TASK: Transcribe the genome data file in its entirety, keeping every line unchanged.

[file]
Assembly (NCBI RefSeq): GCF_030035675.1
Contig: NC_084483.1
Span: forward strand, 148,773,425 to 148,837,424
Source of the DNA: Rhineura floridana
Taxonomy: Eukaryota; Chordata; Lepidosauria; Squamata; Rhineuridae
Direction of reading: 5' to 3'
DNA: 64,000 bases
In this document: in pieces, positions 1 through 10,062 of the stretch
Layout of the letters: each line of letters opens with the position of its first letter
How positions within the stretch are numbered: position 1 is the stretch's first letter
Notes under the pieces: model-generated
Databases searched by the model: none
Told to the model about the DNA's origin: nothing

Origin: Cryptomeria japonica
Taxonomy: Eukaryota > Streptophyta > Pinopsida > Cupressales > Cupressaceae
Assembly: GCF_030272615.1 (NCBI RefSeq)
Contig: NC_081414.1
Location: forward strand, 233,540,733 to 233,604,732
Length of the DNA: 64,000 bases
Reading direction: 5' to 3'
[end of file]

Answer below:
Assembly (NCBI RefSeq): GCF_030035675.1
Contig: NC_084483.1
Span: forward strand, 148,773,425 to 148,837,424
Source of the DNA: Rhineura floridana
Taxonomy: Eukaryota; Chordata; Lepidosauria; Squamata; Rhineuridae
Direction of reading: 5' to 3'
DNA: 64,000 bases
In this document: in pieces, positions 1 through 10,062 of the stretch
Layout of the letters: each line of letters opens with the position of its first letter
How positions within the stretch are numbered: position 1 is the stretch's first letter
Notes under the pieces: model-generated
Databases searched by the model: none
Told to the model about the DNA's origin: nothing

Origin: Cryptomeria japonica
Taxonomy: Eukaryota > Streptophyta > Pinopsida > Cupressales > Cupressaceae
Assembly: GCF_030272615.1 (NCBI RefSeq)
Contig: NC_081414.1
Location: forward strand, 233,540,733 to 233,604,732
Length of the DNA: 64,000 bases
Reading direction: 5' to 3'